#10 (500) Days of Summer Weekend Gross: $3,025,000 down 19% / Theaters: 1048 up 231 / Gross $17,955,000 / Budget: unknown

A note on “Gross”: On average, studios will earn approximately 55 percent of the final gross.


Box Office Mojo

Text Reviews Theatrical Review

Theatrical Review: District 9

Aliens have publicly landed on Earth and they’ve been with us for the last 20 years…They’ve mysteriously “landed” in Johannesburg, South Africa (their ship remains afloat above the city) and they’ve proven not to be a threat and more destitute than anything else. The aliens are evacuated from their ship and put into a refugee camp outside of Johannesburg called District 9 where life is hard for them and about to get harder. Over time, the aliens, derisively called Prawns by humans have become a major annoyance to the people of the city, and now it’s in the hands of a Haliburton-type of corporation to move them from the city to a location some 200 kilometers away, where they’ll be less of a concern to the people of Johannesburg. This corporation, called MNU who has more plans than just the displacement of the aliens, puts this task into the hands of a rising bureaucrat named Wikus Van De Merve who’s life is about to take the turn for the worse…

And that’s the basic premise to District 9 the new movie from director Neill Blomkamp and producer Peter Jackson and it’s one incredible ride from start to finish.

Now parts of this premise are certainly nothing new in movies, with the basic idea being one that was handled years ago in Alien Nation, but District 9 ups it’s ante considerably by placing it in a location that’s just as alien to American viewers in South Africa, and griming it up dramatically. It’s story is told in both a mock documentary style and straight-up narrative that blend together pretty well as the events unfold and it doesn’t really let loose for a moment.

There’s a lot of back story established though there are some holes, but I don’t necessarily think those holes are there for lack of an effort, but more for getting the main thrust of this story moving forward. Or maybe Blomkamp is trusting his audience to sort of fill in the holes themselves (these holes being the language barrier between human and alien and aspects of a lack of involvement from other nations of the world here- but with a 20 year past of being on Earth, there are certainly ways to fill those holes in yourself). Regardless, they don’t hurt how this moves, and discussion of these things makes for great talk after the experience is done, and believe me, there’s room for this property to move in all sorts of ways beyond what’s here…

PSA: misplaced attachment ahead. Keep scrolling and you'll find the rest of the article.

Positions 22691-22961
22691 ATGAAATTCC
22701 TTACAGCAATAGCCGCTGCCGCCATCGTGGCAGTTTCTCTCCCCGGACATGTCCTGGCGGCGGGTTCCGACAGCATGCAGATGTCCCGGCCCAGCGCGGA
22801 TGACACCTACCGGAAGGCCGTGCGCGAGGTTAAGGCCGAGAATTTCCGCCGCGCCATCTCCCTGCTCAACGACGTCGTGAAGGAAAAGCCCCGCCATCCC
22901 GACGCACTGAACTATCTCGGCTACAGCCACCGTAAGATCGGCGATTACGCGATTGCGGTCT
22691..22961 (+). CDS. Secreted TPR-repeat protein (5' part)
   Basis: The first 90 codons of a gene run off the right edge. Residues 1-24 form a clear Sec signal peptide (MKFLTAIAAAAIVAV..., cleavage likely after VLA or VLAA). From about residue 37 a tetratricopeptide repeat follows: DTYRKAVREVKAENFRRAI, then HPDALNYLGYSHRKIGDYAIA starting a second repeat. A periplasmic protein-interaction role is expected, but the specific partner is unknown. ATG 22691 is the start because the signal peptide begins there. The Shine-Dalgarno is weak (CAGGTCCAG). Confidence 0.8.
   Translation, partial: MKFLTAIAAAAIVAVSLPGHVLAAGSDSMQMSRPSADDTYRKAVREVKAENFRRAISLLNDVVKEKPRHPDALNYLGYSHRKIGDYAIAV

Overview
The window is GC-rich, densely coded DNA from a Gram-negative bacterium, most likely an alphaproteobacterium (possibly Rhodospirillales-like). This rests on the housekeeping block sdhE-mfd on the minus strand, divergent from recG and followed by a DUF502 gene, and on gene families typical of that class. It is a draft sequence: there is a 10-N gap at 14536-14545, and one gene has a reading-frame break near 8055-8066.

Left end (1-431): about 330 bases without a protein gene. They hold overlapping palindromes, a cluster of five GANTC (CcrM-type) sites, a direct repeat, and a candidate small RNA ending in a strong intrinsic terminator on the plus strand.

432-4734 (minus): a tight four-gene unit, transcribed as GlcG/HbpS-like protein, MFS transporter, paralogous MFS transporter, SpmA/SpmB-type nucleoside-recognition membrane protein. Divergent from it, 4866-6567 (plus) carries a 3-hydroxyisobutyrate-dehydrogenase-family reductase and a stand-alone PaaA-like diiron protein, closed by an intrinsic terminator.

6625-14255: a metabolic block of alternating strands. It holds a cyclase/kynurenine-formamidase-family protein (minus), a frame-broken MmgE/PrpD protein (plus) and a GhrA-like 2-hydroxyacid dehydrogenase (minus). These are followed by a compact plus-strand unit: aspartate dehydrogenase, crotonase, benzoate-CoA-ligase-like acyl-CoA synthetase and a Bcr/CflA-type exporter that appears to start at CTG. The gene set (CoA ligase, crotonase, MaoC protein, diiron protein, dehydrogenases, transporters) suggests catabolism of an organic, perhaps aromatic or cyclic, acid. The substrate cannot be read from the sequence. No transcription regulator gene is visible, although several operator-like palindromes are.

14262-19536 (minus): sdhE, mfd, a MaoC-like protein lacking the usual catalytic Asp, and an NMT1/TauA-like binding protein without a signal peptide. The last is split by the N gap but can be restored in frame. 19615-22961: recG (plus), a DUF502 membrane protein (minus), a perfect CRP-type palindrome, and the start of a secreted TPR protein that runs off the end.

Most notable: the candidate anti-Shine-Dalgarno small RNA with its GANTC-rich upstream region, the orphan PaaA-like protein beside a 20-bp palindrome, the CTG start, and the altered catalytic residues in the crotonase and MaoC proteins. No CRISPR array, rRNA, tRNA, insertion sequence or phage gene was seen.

It’s really incredibly well made and well-paced. Jackson’s visual effects team WETA has gone the extra mile here and there’s no seams showing, the visual effects of District 9 are so far, for me, the best I’ve seen in movies this year, and one can only hope this will be remembered come Oscar time… and for maybe more than just the effects…

… what I’m speaking of in particular is the performance of actor Sharlto Copley as Wikus Van De Merve which is just loaded with all sorts of nuance. He starts this thing as almost a Steve Carell-type of movie character (sort of thinking of The Office’s Michael Scott as a serious character) who just grows in leaps and bounds as events happen to him and unfold for him along the way. He’s not a typical movie “good guy” (nothing in the movie is typical really at all) and there’s shades of grey here at the start that don’t necessarily put you in a rooting mood for him. But it unfolds pretty naturally and we’re with Wikus as this goes and by it’s end, you can’t help but really feel for the poor guy. Big kudos to Blomkamp and Jackson for not using any name actors here, as it obviously adds further to the realism of the piece.